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Carbon prices must reach $190/tonne by 2050 in all developed countries in order to meet the Paris Agreement goal of staying well below 2C without resorting to negative CO2 technologies, according to a report by international agencies IEA/IRENA and commissioned by Germany.
Ontario’s new carbon market will be only marginally oversupplied in its inaugural year, with unseasonably warm weather slicing into the province’s 2017 emissions output, but the first four-year phase will be short overall.
The Taiwanese government has approved a set of climate change action guidelines that will kickstart the development of detailed mitigation policies across a host of ministries and underpin national policies such as the planned emissions trading scheme.
Taxing CO2 emissions would be the most efficient way for Japan to cut its contribution to climate change and simultaneously stimulate its economy, renowned American economist Joseph Stiglitz said in Tokyo.
EU carbon fell below €5 for the first time in almost a month on Monday after a weak auction result helped push prices below a key technical support level and as analysts gave a bearish outlook for the week ahead.
US technology company IBM and the China-based Energy-Blockchain Lab on Monday announced they had developed a carbon asset management platform for China, hoping to get a foothold in the country’s CO2 trading market when the national ETS launches later this year.
New Zealand carbon prices might have to increase six-fold by 2050 if the country is to achieve carbon neutrality, a report said Tuesday.
California and Quebec will auction a total 85 million allowances on May 16, the governments announced Friday, in the second of the four quarterly WCI auctions to be held in 2017.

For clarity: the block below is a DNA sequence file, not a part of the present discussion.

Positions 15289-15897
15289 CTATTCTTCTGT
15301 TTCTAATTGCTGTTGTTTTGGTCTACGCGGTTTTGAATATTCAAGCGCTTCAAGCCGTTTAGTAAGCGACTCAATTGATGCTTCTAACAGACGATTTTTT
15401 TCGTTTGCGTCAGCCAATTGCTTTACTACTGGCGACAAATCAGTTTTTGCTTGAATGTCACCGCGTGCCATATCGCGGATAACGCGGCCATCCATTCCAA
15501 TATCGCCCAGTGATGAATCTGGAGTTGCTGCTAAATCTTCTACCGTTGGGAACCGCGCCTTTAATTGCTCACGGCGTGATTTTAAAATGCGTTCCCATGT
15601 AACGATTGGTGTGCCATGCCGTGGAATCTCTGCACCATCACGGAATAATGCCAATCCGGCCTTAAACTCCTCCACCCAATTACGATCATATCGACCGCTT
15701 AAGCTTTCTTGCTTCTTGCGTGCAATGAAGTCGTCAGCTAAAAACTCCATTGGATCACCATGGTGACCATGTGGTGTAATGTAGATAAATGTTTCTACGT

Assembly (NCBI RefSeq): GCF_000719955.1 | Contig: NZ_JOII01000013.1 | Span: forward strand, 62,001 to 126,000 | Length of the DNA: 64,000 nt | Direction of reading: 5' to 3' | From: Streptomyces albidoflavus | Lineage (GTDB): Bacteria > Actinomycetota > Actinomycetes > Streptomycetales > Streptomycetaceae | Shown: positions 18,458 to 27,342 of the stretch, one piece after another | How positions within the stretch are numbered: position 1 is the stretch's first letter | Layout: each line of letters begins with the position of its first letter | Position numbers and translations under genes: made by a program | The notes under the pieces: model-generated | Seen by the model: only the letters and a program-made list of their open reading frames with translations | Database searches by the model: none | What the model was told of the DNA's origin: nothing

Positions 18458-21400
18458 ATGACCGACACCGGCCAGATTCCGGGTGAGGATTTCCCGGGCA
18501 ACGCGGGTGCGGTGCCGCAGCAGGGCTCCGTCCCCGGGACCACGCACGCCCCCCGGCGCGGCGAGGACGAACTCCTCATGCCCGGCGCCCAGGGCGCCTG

**Navigating the American Carbon World (NACW) 2017: San Francisco, Apr. 19-21 – NACW brings together the most active and influential players in North American climate policy and carbon markets to address the most pressing topics in domestic and international policy, subnational leadership, carbon markets, climate finance, and carbon management initiatives. Visit the website**
Job listings this week:
Director, Climate Finance, Climate Policy Institute – London
Programme Leader, Climate Diplomacy, Risk & Security, E3G – London/Brussels/Berlin/Washington DC
ETS Compliance Officer, Ministry for Primary Industries – New Zealand
Program Director, BC Climate Policy, Pembina Institute – Vancouver
Fundraising Officer, Carbon Market Watch – Brussels
Sales Manager, Climate Neutral & Green Energy, First Climate Markets – Bad Vilbel/Frankfurt
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BITE-SIZED UPDATES FROM AROUND THE WORLD
Trump imposes himself on G20 talks – The international impact of the Trump Administration is beginning to show as the US and Saudi Arabia blocked the inclusion of climate change in this weekend’s statement from the G20 finance ministers meeting, media reported. The two would not support any language on funding of climate change action and a reference to the Paris Agreement was also watered down. Free trade, a regular topic from previous meetings, was also left out. The news came after the BBC on Friday reported that Germany is trying to include language on carbon pricing at the G20 leaders’ summit in July. Despite the weekend’s events, Germany will this week use a large international energy conference in Berlin to inject fresh momentum and ideas on the topic into the G20 process in the run up to the Hamburg summit in July.